Texas Medical Board contemplates new rules that will determine the future of telescribing medications as the national debate over telemedicine rages on..

This month, the Texas Medical Board (TMB) will rule on recently proposed changes to licensing rules that would stop the telescribing of medications in Texas. The changes would, if adopted, prohibit physicians from telescribing prescription medications to patients whom have only connected with them via the phone or online, but haven’t met face to face. Such actions would clearly impede telehealth companies¬ and likely halt the industry. Texas joins the controversial interstate dispute over Telemedicine to validate its implications on healthcare.
An emergency rule issued in January of this year by the TMB barred physicians from telescribing controlled substances. The rule amends the Texas Administrative Code stating that online questionnaires or discussions over phone, email, text or chat are not adequate means to establish a valid doctor-patient relationship. The rule goes on to say that physicians are required to perform in-person exams.

Dallas-based health provider Teladoc, a telemedicine provider that allows patients to receive medical advice and obtain prescriptions from physicians in telephonic consultations, sued the TMB after receiving a letter from the board that claimed the company’s doctors were not adhering to the TMB’s policy. The suit claims that the board is in violation of the Texas Administrative Procedure Act¬, rendering the board’s emergency rule invalid. More than 900 small and large businesses and insurers use Teladoc to provide 2.4 million Texans access to telehealth physicians.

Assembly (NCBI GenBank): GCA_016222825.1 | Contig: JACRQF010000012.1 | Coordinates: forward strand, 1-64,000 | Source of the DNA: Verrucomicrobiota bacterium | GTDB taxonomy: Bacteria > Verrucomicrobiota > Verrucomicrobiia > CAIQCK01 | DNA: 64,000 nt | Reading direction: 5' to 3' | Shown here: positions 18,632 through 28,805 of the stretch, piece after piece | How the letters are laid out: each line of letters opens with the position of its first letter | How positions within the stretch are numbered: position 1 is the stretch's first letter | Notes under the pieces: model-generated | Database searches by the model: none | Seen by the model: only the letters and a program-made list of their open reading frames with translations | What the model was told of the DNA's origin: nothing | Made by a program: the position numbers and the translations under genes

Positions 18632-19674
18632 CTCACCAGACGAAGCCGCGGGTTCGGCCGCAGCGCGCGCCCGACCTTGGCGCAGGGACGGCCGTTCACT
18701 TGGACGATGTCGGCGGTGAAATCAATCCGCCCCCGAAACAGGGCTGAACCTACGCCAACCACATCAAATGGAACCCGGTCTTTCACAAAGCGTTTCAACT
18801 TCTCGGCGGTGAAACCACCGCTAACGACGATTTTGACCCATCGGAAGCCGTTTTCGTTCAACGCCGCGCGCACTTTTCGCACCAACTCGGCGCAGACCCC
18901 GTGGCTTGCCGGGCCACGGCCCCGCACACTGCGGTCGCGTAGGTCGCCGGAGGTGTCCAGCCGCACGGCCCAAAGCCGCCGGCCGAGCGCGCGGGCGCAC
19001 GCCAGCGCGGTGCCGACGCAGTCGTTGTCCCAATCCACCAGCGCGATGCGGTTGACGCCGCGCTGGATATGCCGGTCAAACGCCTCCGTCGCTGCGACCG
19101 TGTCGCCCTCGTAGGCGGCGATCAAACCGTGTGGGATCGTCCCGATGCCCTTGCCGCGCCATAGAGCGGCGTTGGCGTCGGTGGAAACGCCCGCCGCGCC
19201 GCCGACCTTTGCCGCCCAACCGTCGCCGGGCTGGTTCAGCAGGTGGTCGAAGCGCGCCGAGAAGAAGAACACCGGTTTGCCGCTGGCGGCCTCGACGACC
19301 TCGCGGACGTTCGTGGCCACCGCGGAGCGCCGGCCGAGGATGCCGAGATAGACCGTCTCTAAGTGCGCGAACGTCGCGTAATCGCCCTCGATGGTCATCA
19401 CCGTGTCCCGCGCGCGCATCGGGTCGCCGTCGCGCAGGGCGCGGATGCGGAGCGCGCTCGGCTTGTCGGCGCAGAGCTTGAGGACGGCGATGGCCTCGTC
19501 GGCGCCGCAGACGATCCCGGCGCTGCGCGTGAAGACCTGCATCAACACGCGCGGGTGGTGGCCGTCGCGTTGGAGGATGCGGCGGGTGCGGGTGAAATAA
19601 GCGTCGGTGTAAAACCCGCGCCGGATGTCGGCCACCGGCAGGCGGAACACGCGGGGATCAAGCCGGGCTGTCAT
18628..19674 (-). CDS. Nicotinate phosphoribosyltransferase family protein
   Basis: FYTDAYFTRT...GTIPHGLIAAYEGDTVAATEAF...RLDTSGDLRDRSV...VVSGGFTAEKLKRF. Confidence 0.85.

Last year the American Medical Association released telemedicine guidelines that resembled the policies proposed by the TMB. As several state legislatures are currently considering bills that could restrict or expand access to telemedicine, what happens in the Lone Star state may influence the course of how policies on telemedicine are decided.

Elsewhere, states like New York are doing just the opposite. New York passed a new law that requires telehealth visits to be reimbursed at the same rate as in-person visits. This legislation places New York as the 22nd state to pass telehealth parity laws.

According to the TMB, Texas ranks 45th in the nation for the number of physicians per person with roughly 43,000 physicians caring for about 23 million residents. At the national level, Forbes reports that by 2025 the US will face a potential shortage of as many as 52,000 doctors. Centers for Medicare and Medicaid Services and other government groups are touting telemedicine as a large part of the solution, but telemedicine alone can’t answer the purpose of curing the primary care physicians (PHP) shortage.

Great risks accompany dependence on telemedicine to resolve a physician shortage of that magnitude. There is debate about whether telemedicine will have any meaningful impact at all. Many doctor organizations contest that telemedicine won’t restore low PHP counts. Regardless of if a doctor is seeing patients in person or is managing cases digitally, he or she still can handle only so many cases.

Relying on telemedicine may overshadow a more fundamental issue—compensation of physicians. It is a tremendous commitment to attend medical school and complete internships and residencies in order to become a licensed, practicing physician. The financial cost and time invested suggests that doctors should in return receive the opportunity to earn a greater living. The Affordable Care Act is likely to put physician compensation in the crosshairs for a long time. Older physicians are considering retirement and some younger physicians are driven to sell their practices in pursuit of other interests.

The future of telescribing in Texas is still up for debate. The progress of telemedicine in the state will be determined by the TMB, which will decide whether to adopt the new rules in mid-April, following a comment period that ended April 4, 2015.Telemedicine has the potential to optimize how the healthcare industry functions, but it is not an appropriate substitute for a PHP. Legislation will continue to refine telemedicine’s jurisdiction and its impact on the industry’s most pressing issues.